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Cheers - AE

Friday, 30 October 2009

Another one gets away with it.

Tony McNumpty McNulty, a man so egregious that I once felt 'cunt' wasn't strong enough, gets to keep the money he raked off as well.
The former Home Office minister was criticised by a formal inquiry for allowing his parents to live rent free at taxpayers' expense and ordered to repay more than £13,000.
But the Parliamentary committee, who decide MPs' punishments ruled he should be allowed to keep the majority of the money claimed on the home. The official investigation said it was "reasonable" for the taxpayer to help fund Mr McNulty's parents' house as it was in his constituency and could be designated as his second home.
Yet Mr McNulty himself admitted he only stayed there for a maximum of 66 nights a year. He spent the rest of the time at the nearby £900,000 house he shares with his wife Christine Gilbert, the head of Ofsted.
If you've got a very expensive monitor for Christ's sake do not play this clip:

Oh, you just appeared to benefit did you, Tony? So can you explain in what sense you did not actually benefit by getting the taxpayer to cough up sixty large ones towards a house occupied by your parents?
The report, published by the Standards and Privileges committee, comes just weeks after Jacqui Smith, the former Home Secretary, was only mildly rebuked despite being found to have broken the rules by claiming more than £100,000 after designating her family's house as her "second home". It will lead to more questions about whether MPs should decide on punishments over expense claims made by their colleagues.
Fucking hell! After all the fuss, fury and fallout six months back is this going to be the pattern? Slaps on wrists, token repayments and weasel worded apologies? Is anyone actually going to be told to pay back the lot and, since returning all that he stole wouldn't get a burglar off scot free, are any of the bastards actually going to be punished for it? I wish I could believe it but it doesn't look likely. And we were told that some MPs were suicidal? I think maybe what someone thought were wails of despair were actually howls of laughter.

UPDATE: Elsewhere in The Telegraph:
The report from the Commons Committee on Standards and Privileges into Tony McNulty exemplifies everything that was rotten with the now-discredited system of parliamentary allowances. It also casts serious doubt on whether MPs have even begun to understand what it was about the system that caused such anger.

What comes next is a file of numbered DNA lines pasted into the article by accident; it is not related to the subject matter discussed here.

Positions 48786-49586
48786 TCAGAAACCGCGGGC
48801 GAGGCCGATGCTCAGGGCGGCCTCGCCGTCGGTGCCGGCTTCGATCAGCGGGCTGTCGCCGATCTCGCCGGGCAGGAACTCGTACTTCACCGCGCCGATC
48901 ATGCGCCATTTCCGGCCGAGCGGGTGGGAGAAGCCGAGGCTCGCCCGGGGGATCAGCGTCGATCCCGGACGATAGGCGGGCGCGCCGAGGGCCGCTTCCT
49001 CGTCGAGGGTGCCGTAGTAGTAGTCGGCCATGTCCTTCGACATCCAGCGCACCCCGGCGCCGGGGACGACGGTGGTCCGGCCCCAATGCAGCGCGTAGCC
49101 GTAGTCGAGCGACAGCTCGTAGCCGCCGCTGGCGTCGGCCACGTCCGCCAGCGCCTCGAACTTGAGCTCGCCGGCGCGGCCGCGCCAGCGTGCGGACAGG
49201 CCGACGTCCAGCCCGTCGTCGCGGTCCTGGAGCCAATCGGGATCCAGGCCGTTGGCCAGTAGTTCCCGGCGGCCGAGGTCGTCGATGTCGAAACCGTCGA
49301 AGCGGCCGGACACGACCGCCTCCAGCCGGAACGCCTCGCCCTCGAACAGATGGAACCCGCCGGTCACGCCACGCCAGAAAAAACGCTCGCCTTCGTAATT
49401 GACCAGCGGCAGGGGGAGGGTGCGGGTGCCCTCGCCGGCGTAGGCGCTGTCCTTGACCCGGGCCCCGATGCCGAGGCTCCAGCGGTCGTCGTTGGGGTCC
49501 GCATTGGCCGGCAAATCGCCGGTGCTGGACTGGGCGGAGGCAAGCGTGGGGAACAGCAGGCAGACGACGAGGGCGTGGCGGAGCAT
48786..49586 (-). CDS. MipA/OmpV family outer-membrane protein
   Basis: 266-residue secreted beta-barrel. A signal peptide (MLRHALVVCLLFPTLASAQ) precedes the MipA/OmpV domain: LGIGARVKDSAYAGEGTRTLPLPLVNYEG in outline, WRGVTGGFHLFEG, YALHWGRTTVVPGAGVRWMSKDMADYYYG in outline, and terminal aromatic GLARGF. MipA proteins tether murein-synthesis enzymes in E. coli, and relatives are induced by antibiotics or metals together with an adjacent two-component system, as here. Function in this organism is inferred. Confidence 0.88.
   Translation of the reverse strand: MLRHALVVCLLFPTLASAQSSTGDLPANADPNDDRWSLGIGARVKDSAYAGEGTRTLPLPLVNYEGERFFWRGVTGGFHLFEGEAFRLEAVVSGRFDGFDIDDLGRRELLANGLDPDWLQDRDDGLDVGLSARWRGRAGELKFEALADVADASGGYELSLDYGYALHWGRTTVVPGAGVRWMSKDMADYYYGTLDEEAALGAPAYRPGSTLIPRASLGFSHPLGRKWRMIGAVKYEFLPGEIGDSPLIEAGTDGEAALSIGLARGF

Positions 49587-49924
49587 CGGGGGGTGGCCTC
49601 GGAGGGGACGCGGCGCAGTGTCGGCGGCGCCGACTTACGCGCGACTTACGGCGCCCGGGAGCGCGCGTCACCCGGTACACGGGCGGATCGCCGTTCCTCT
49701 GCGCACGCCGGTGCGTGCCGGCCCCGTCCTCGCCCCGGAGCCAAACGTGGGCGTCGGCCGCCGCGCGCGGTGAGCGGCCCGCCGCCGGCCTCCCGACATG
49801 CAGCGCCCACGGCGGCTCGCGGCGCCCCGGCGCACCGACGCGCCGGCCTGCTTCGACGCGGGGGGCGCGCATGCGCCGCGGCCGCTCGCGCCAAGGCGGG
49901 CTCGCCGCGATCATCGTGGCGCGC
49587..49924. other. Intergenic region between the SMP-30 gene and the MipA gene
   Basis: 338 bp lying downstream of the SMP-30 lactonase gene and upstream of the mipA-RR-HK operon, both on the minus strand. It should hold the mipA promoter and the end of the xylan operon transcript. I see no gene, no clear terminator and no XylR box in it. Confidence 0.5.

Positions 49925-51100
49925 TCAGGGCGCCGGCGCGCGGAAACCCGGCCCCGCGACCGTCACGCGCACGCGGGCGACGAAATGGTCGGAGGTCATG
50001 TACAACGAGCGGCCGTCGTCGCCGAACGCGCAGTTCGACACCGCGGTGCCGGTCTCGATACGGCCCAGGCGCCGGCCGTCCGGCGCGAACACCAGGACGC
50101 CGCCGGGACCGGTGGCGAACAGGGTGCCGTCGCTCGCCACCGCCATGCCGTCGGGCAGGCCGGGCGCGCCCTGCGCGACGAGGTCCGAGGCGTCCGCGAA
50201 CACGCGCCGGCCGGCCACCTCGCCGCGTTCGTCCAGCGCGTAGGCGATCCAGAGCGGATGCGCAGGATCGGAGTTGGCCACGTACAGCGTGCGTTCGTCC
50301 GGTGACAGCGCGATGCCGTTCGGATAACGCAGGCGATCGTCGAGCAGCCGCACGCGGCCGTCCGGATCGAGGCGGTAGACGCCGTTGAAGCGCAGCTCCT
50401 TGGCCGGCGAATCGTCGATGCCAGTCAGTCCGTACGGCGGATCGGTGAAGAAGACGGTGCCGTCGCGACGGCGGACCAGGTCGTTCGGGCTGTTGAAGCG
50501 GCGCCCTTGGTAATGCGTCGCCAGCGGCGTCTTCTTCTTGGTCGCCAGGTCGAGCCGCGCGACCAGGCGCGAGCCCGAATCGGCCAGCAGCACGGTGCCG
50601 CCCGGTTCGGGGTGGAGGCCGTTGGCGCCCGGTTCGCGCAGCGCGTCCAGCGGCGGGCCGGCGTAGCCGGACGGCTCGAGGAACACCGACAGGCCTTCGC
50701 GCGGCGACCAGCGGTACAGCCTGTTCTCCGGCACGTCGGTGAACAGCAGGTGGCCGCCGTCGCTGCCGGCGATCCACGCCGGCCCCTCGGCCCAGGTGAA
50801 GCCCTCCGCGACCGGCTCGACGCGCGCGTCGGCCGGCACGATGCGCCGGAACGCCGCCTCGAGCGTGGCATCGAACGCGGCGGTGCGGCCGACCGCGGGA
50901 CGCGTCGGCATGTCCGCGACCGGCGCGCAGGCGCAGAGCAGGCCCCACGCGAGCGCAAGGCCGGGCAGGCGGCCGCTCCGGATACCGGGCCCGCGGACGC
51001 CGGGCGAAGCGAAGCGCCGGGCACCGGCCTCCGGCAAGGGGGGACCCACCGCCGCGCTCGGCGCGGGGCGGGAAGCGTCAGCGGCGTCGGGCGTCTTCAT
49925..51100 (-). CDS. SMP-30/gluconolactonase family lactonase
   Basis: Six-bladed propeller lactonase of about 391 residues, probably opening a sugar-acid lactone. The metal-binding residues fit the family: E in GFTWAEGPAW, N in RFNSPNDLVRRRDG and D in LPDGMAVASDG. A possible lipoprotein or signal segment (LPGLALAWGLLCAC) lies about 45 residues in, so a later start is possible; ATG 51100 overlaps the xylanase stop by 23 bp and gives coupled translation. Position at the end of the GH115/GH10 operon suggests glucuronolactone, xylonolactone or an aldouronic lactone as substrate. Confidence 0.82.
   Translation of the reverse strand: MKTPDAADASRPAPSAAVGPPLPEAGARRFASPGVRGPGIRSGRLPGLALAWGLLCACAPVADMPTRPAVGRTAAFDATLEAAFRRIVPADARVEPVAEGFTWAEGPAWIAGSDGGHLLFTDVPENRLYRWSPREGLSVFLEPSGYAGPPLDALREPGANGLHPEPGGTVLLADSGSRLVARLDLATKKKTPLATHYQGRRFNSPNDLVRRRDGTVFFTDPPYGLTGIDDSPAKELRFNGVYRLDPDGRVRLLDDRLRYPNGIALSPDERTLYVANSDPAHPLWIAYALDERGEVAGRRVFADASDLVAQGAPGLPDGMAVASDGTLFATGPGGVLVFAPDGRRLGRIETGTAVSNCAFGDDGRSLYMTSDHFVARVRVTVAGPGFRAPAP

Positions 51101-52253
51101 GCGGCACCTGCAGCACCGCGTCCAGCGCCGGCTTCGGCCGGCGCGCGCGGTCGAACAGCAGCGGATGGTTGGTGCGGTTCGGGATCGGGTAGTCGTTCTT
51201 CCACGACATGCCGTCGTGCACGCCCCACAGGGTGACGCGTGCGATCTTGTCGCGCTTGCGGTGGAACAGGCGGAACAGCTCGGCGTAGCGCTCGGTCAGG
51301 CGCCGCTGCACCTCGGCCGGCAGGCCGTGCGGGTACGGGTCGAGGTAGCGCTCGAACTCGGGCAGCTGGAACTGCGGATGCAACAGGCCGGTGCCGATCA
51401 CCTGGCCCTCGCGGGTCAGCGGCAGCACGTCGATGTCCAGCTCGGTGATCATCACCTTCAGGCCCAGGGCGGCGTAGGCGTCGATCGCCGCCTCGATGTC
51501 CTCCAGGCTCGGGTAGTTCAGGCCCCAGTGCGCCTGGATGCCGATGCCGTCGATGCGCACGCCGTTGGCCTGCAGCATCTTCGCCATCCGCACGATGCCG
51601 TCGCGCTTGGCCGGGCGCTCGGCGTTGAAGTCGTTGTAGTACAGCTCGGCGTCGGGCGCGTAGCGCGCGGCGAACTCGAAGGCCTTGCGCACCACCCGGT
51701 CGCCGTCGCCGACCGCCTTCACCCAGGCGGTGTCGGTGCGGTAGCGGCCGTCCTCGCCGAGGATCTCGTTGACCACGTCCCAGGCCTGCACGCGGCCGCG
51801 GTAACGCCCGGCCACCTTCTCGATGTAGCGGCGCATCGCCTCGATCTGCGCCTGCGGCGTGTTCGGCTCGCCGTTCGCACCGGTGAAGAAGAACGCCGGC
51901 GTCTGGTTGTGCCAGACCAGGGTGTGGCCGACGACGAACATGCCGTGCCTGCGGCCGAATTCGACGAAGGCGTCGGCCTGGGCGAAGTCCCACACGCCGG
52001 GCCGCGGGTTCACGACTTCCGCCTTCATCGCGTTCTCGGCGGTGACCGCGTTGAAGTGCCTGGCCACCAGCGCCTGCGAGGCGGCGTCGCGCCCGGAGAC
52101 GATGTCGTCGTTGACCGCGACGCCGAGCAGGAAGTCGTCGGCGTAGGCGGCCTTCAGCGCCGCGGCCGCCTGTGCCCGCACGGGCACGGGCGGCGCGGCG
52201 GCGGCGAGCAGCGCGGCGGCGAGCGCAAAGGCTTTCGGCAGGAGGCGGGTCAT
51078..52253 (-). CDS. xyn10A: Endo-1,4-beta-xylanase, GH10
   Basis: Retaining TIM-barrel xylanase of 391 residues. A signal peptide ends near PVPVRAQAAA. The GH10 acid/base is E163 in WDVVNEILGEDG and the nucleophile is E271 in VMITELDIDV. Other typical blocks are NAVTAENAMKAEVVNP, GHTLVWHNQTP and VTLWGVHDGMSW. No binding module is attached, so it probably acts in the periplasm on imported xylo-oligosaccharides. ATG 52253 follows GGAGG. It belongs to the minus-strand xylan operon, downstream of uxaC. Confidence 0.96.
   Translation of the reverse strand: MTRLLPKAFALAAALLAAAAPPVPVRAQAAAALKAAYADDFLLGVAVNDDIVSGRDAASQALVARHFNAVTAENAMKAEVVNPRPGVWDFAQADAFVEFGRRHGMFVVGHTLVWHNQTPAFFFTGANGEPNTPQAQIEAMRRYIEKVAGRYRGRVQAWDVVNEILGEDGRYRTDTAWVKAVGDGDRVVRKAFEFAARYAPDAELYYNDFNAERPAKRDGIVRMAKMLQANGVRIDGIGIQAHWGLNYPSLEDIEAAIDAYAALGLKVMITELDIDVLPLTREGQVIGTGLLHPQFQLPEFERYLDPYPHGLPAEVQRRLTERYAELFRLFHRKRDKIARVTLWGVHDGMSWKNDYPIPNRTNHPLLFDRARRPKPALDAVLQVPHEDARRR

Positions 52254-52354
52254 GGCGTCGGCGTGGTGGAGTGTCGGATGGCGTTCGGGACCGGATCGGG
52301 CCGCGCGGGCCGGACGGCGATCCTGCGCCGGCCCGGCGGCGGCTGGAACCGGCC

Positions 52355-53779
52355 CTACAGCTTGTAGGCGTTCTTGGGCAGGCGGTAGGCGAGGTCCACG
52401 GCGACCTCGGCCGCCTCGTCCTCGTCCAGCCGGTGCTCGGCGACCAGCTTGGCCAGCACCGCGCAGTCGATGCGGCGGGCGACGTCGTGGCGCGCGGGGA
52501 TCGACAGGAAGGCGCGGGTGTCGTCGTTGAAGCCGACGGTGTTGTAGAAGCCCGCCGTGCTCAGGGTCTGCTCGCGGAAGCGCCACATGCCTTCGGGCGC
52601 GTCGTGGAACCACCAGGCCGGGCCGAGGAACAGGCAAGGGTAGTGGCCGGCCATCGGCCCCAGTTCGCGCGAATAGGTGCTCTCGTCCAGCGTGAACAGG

McNulty ... claimed the additional costs allowance (ACA) for a second home occupied by his parents in Harrow. Over a period of several years, he was paid around £72,000 to cover the costs of mortgage interest, council tax and other bills.
The question of whether Mr McNulty claimed taxpayers' money to subsidise his parents would be a matter for the police, if there were some grounds for suspicion of fraud. Yet the morality of his actions does not appear to have troubled the standards committee at all. Even though his parents were living in the house, the committee accepted that Mr McNulty stayed there occasionally, thereby legitimising his claim.
On a couple of occasions where work has taken me away from home I've stayed at my mum's rather than a hotel. Did I miss a trick there? Should I have sent my then employers a bill for mum's mortgage, utilities and council tax? Would the fact that they'd have taken little time to think about it before telling me to fuck off make me less of a cunt for trying it on?
However, the ACA was supposed to reimburse MPs for expenses "wholly, exclusively and necessarily incurred when staying overnight away from their main UK residence... for the purpose of performing parliamentary duties". Since Mr McNulty chose to live just outside his constituency, it is hard to comprehend how John Lyon, the standards commissioner, managed to conclude it was "necessary" and "reasonable" for him to have a second home just a few miles away. Why did Mr McNulty not live in his constituency, and save the taxpayer £72,000?
Why did he not just flush himself down his own toilet and save us a lot more?
The committee also said that since he did not claim his full second-home "entitlement", there was no loss to the taxpayer. Oh, but there was. The expense of running a second home was incurred only because Mr McNulty did not live in his constituency, which is just a 30-minute train journey from Westminster. That was his decision; why should the rest of us pay for it and put a roof over his parents' heads as well? This point was lost on the committee, made up of MPs who presumably thought it unexceptionable.
I think there's has been a misunderstanding about the concept of a jury of one's peers: thieves should not have their fates decided by fellow thieves, and likewise MPs accused of exaggerated or fraudulent expenses claims sure as fuck shouldn't be able to rely on their honourable or otherwise friends in Parliament to smooth things over.
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